Amazon fulfillment center. Photo: Jonathan Weiss/

Amazon’s announcement Thursday that it is dropping its controversial plan to move into Long Island City, Queens, may have a legal ripple effect for real estate developers and property owners who had pinned their hopes on the company moving into the neighborhood.

Amazon made the surprise announcement that it was passing on Long Island City for its HQ2 project in a news release, in which the company said “a number of state and local politicians have made it clear that they oppose our presence and will not work with us to build the type of relationships that are required to go forward” with the proposed project.

“For Amazon, the commitment to build a new headquarters requires positive, collaborative relationships with state and local elected officials who will be supportive over the long-term,” the release states.

According to a Siena College poll released just days before the announcement, 58 percent of New York City residents supported the plan.  

The company also noted in the release that it has 5,000 employees working in Manhattan, Brooklyn and Staten Island. It also said that it would not seek to find additional sites as part of the HQ2 project and that it would concentrate on proceeding with the projects in Nashville, Tennessee and the Northern Virginia suburbs of Washington.

To aid it in its fight with the local opposition, Amazon enlisted the help of Big Law partners Edward Wallace and Mike Weprin of Greenberg Traurig. The company also has a contract with Whiteman Osterman & Hanna to assist in its lobbying efforts in Albany, the Wall Street Journal reported.

The apparent death of the Amazon deal, in which the company was offered $3 billion in state and local tax incentives for its pledge to bring 25,000 jobs to town, was hailed as a victory by some New York City lawmakers and activist groups who balked at the size of the tax-incentive package being offered to the world’s wealthiest company, among other concerns.

Among them was State Sen. Michael Gianaris, D-Queens, who has spoken out against the deal and who was recently appointed to a state board that would have had veto power over it.

In a news conference that Gianaris posted to his Twitter account, the senator said Amazon’s proposal to move to Long Island City raised questions about the capacity of local infrastructure and schools, and the effect on the local housing market, that would have resulted from the influx of new residents and workers.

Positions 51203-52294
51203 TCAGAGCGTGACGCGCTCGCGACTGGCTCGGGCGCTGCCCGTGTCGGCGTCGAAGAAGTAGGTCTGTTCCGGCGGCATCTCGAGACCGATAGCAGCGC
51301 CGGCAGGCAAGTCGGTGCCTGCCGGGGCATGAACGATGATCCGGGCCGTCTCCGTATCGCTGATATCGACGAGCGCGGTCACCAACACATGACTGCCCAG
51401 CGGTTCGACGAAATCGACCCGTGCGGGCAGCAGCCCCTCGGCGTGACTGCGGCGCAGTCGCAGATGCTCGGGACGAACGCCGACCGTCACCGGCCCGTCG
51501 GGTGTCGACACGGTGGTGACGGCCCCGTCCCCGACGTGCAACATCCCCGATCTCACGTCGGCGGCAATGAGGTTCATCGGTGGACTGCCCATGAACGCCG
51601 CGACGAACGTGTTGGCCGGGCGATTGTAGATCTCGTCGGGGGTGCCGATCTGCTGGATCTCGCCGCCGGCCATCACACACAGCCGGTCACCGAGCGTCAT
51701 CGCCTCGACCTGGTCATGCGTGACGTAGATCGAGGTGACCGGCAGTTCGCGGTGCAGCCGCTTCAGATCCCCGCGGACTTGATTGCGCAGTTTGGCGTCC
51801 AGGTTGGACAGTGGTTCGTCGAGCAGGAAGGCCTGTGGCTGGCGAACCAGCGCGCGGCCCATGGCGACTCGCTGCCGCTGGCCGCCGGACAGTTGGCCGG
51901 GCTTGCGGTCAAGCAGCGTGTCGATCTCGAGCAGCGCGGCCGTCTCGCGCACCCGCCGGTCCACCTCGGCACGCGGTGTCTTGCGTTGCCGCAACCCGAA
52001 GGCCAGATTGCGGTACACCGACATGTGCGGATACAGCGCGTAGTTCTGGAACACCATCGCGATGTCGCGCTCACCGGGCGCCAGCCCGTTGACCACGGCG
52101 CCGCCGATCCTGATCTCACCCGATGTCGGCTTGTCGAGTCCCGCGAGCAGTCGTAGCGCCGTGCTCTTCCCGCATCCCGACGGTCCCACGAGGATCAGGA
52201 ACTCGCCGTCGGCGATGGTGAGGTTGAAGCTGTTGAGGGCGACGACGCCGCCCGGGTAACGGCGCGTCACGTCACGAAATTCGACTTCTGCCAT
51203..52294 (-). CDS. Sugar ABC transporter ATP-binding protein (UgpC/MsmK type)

“Amazon took its ball and left town,” Gianaris said.  

In a statement issued after the announcement, Greg LeRoy, executive director of Good Jobs First, a Washington-based nonprofit that speaks out on economic development incentive deals, said the site-selection process for the HQ2 project, in which local leaders in three countries handed over detailed site data to the company, will be considered a “negative turning point in the corporation’s reputation.”

“By exposing the seamy underside of America’s tax break-industrial complex, we assume Amazon had made itself a pariah in certain consulting, accounting and legal circles,” LeRoy said. “And we note that some other tech firms continue to expand in New York and other cities without any special tax-break deals.”

But for business groups and property owners, as well as some lawmakers and labor unions, Amazon’s announcement created a sense of doom.

The real estate market in Long Island City, a historically industrial neighborhood that has undergone rapid residential development in recent years, had begun to cool off through last year.

But the market began to heat up when news leaked in November that Amazon was coming to town.

According to a December report from StreetEasy, prices increased for 35 listings in the area, or 18.8 percent of the total homes for sale, once the Amazon news leaked.

Real estate attorney Adam Leitman Bailey, whose firm represents property owners and developers with business in Long Island City, said the news was especially hopeful for developers with vacant units they were having trouble unloading.

“Amazon was the white knight, or the angel, coming to save the day in this barren market to take over these units,” Leitman Bailey said.

Additionally, Amazon had agreed to lease 1 million square feet of space at One Court Square, also known as the Citigroup Building, and had been in talks with plastics company Plaxall and a developer about building a multi-acre campus.

Adam Sanders, a member at Rosenberg & Estis who works with commercial real estate clients, said the Amazon project would have had a “ripple effect” that would have generated new business in the area and boosted existing ones.

But now, he said, that ripple effect might be happening in reverse and that there might be some legal ramifications in cases where developers had already plunked down deposits with the assumption that the Amazon project was a go or had secured financing for projects.

Leitman Bailey said, though, that real estate law tends to lean toward “buyer beware” and that buyers left holding the bag would likely be unsuccessful in the courts. As for the news about Amazon itself, he said he sees it as a negative development that could teach some New Yorkers a lesson.

“There’s no way we will be the no. 1 city in attracting talent if we’re not going to make this a comfortable landing spot for business to come and make this their home,” Leitman Bailey said.

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